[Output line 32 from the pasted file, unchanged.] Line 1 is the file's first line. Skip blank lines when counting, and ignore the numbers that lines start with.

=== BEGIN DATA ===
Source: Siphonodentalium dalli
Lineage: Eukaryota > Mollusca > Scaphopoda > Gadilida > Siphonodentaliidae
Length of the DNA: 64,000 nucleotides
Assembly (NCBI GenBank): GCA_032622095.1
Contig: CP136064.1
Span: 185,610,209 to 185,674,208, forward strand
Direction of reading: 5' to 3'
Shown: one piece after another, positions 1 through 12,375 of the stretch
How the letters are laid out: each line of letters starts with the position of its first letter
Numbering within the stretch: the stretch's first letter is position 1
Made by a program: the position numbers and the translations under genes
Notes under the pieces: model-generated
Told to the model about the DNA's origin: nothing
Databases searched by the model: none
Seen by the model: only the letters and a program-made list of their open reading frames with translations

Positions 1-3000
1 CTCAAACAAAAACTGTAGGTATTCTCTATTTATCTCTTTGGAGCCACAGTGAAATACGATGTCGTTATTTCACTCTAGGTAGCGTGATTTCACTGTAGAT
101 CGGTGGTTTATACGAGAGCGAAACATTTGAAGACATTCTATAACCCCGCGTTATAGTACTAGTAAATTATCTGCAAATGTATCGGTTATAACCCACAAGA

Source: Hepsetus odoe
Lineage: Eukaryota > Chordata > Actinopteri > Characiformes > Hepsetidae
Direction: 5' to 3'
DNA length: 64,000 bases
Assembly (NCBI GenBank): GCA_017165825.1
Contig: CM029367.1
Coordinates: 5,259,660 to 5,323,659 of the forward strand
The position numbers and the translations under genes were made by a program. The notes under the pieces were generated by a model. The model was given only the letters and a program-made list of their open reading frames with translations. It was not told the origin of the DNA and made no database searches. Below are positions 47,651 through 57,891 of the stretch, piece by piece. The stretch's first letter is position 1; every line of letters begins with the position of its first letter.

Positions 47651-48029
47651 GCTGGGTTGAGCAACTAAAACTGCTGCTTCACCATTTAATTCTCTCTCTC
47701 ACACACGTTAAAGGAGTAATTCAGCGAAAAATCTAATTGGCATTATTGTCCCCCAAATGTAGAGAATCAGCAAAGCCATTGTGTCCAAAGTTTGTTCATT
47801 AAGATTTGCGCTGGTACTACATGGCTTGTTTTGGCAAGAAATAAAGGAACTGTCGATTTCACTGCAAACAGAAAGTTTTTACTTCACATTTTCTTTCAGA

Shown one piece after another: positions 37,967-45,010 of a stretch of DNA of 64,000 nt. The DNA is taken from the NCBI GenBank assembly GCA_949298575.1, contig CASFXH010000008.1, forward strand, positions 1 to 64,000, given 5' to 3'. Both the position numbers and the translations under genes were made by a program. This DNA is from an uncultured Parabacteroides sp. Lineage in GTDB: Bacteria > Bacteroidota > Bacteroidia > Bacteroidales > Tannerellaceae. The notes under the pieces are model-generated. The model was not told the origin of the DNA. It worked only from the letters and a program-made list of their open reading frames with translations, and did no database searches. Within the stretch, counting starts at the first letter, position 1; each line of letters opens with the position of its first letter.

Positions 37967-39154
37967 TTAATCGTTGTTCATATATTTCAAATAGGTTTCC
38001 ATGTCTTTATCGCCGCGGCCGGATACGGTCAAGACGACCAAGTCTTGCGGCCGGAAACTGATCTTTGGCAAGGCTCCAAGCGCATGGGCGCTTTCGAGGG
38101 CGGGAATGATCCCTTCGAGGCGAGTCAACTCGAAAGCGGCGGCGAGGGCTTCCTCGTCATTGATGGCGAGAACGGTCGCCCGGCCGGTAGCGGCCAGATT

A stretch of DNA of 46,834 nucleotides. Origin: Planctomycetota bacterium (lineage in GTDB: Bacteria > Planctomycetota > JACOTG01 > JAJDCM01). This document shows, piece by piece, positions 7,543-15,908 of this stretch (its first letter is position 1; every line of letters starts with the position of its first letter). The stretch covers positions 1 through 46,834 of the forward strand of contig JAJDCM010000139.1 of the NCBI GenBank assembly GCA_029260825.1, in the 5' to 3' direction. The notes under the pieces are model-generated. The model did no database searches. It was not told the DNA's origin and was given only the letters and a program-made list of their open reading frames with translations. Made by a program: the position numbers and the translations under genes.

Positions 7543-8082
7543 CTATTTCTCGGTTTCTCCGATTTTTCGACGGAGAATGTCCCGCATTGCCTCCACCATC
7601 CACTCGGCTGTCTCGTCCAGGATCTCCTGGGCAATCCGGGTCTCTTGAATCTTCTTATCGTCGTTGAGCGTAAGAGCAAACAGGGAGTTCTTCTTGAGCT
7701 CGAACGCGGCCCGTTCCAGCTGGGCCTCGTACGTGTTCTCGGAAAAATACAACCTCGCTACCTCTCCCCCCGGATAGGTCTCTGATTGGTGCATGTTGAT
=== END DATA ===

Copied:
Positions 37967-39154